By Jennifer Eisenbart

Staff Writer

As far as Village of Waterford board member Roy Gawlitta is concerned, there is just one simple statement to make on the state’s new concealed carry law.

“I am dead-set against any restrictions,” Gawlitta said. “I don’t see how in a couple of discussions and a couple of votes we can undo (what the state did).”

Gawlitta was one of four board members to take that stance Monday night, as the board voted down a measure that would have prohibited concealed weapons in Village of Waterford public buildings.

The board voted on a measure to approve the ban, with a 4-3 vote against it. The no votes came from Gawlitta, Judy Spencer, Ron Kluth and Randy Harrington.

Board president Tom Roanhouse and trustees Thomas Christensen and Don Hewitt voted for the proposal, which included the Waterford Public Library by direct request of library staff.

The library turned out to be a point of interest, perhaps because of a report of a drunken citizen bringing a gun into the library Monday.

Roanhouse said the library had made the request, but also spoke up against the “skewed” nature of the law, saying that while the state passed the law, municipalities are still being allowed to do what they want.

Gawlitta, who came out in clear support of the Second Amendment, said that citizens have a right to defend themselves, and that many people, regardless of the new law, would choose not to carry a concealed weapon.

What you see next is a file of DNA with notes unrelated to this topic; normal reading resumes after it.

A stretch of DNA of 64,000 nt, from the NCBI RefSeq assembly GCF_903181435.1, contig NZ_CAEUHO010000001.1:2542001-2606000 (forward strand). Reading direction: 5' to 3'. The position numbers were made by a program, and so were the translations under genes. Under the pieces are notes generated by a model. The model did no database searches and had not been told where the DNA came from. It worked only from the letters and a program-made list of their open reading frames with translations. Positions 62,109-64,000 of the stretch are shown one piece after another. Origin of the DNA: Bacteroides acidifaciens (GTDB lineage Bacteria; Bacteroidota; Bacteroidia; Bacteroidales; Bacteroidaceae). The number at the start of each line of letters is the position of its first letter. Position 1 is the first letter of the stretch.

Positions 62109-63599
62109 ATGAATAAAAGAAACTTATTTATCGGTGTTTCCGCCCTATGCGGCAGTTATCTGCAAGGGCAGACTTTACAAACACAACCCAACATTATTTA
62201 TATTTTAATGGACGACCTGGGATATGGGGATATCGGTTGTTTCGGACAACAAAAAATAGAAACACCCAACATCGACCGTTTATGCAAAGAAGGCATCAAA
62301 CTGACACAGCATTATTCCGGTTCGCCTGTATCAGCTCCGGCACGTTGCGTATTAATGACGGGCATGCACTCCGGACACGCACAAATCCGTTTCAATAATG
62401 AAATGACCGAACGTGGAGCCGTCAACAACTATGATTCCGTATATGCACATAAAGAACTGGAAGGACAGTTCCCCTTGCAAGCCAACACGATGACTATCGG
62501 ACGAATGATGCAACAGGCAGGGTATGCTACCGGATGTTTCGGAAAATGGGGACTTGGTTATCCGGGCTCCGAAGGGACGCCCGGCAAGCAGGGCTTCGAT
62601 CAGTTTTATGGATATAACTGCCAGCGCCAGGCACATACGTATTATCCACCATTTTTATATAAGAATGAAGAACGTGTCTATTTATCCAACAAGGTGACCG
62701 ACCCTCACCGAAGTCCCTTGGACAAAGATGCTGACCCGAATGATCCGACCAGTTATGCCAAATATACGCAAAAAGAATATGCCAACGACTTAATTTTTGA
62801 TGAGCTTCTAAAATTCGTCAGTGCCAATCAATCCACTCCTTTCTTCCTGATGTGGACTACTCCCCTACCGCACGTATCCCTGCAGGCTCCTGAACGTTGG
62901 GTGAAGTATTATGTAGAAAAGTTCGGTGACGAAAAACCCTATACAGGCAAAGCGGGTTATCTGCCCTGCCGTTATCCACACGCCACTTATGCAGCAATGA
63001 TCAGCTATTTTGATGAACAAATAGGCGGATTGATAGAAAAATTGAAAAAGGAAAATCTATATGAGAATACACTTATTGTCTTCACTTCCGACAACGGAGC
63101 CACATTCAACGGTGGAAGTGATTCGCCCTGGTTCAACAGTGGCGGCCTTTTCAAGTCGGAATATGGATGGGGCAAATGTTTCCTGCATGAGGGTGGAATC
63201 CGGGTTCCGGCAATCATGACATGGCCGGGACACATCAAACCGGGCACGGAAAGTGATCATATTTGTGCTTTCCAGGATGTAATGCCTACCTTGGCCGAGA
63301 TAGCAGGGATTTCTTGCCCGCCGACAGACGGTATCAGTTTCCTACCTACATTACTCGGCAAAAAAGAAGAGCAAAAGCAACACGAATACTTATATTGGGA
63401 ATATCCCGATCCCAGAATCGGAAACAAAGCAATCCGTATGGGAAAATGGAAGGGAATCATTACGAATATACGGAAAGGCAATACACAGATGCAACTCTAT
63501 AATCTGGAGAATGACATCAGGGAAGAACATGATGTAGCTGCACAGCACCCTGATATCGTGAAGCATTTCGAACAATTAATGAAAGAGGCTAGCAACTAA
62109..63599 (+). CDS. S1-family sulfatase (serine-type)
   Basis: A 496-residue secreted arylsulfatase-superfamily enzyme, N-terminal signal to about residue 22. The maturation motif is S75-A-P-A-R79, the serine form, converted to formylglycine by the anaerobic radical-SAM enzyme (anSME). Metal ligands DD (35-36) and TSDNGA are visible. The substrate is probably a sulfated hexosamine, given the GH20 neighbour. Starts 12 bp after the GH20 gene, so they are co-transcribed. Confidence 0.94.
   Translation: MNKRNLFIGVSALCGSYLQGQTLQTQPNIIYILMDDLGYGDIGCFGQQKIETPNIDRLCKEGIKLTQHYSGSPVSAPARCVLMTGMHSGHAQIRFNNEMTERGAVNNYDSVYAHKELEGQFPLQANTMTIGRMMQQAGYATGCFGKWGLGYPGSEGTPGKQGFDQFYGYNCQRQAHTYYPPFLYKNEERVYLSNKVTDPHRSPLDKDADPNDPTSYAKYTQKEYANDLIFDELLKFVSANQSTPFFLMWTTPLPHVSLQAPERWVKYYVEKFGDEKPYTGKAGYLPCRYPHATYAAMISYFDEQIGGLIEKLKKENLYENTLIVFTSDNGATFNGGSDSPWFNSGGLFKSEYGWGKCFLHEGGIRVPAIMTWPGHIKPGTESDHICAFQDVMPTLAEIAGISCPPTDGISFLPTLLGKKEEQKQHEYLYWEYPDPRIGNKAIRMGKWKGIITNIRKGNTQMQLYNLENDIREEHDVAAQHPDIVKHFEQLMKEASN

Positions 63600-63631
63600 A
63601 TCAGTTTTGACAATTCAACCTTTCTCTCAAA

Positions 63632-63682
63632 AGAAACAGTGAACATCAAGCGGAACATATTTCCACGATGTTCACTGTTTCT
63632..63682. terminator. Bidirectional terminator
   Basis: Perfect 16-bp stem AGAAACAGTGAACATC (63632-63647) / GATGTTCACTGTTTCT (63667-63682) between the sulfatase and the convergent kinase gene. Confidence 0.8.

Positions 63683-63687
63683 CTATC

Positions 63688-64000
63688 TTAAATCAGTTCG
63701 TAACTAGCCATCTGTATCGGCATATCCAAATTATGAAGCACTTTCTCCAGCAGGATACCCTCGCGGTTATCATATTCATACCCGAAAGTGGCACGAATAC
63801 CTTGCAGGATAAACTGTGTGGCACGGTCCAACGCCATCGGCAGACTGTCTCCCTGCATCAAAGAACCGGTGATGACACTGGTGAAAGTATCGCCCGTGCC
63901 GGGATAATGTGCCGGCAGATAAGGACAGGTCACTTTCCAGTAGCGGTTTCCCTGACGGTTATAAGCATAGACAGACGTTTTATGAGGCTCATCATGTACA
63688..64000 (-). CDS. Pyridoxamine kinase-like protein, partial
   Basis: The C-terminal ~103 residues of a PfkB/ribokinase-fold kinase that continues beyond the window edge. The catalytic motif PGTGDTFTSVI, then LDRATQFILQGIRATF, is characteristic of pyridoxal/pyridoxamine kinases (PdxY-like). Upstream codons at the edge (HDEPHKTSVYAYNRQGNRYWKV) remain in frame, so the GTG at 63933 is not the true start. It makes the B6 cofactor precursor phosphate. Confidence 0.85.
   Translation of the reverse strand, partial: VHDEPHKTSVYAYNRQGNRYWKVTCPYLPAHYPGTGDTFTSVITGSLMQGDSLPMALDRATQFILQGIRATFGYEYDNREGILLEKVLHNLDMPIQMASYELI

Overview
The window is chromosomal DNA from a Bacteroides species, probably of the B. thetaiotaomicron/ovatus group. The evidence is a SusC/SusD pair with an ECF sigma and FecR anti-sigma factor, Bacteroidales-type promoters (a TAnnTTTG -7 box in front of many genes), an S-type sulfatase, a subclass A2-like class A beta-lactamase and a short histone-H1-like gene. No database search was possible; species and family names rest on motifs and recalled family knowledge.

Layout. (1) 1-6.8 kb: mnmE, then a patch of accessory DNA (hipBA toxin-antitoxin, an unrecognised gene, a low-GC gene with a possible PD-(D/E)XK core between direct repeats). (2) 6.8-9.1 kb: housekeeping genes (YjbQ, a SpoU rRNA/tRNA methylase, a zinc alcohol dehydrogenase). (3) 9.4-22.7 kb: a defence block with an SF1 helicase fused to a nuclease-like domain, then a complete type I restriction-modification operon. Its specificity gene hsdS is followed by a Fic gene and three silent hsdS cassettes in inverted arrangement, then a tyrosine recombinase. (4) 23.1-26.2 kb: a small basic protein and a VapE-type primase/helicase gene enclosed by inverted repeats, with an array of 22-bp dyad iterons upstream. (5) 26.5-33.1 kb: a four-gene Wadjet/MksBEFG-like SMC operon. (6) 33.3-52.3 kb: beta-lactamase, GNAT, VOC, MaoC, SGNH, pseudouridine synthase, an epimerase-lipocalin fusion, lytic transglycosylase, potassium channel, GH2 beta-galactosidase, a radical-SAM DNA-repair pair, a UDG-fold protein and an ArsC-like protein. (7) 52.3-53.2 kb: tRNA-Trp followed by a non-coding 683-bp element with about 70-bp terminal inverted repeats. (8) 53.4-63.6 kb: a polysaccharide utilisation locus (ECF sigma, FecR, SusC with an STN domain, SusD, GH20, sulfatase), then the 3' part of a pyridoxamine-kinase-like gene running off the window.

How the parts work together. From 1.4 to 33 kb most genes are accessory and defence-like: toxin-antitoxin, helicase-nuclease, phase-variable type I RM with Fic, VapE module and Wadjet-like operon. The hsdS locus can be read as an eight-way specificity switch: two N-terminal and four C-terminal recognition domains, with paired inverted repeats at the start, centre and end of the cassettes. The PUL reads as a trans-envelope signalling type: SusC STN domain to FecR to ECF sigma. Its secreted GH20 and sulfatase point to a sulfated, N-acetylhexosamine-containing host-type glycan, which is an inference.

“It’s not going to turn into the Wild West,” Gawlitta said.

That said, there were concerns not only about prohibiting weapons – but who the prohibition would affect.

Spencer indicated earlier in the meeting that she would “vote her heart” but didn’t give an indication of what that might be, per se. However, after the ordinance was brought up for a vote, Spencer said she wanted some sort of scanning device in place so they would know if someone was carrying in a weapon illegally.

That didn’t appear feasible at the moment, and Town of Waterford Police Chief Tom Ditscheit said that without a scanner, the signs that the board was proposing placing to ban weapons would be moot.

“Without the ability to scan … you’re only going to stop the people who are willing to listen to the sign,” he said. “If somebody wants to come in and cause a problem with a gun, they’re going to do it.”

The state passed its new concealed carry law July 8, and it will go into effect Nov. 1. However, there are a number of public places – courtrooms, schools, etc. – that weapons will still be banned, and the permit process is still being sorted out.

In fact, Roanhouse said he had been in contact with state representative David Craig, and there are indications that the law could still be tweaked before it goes into effect.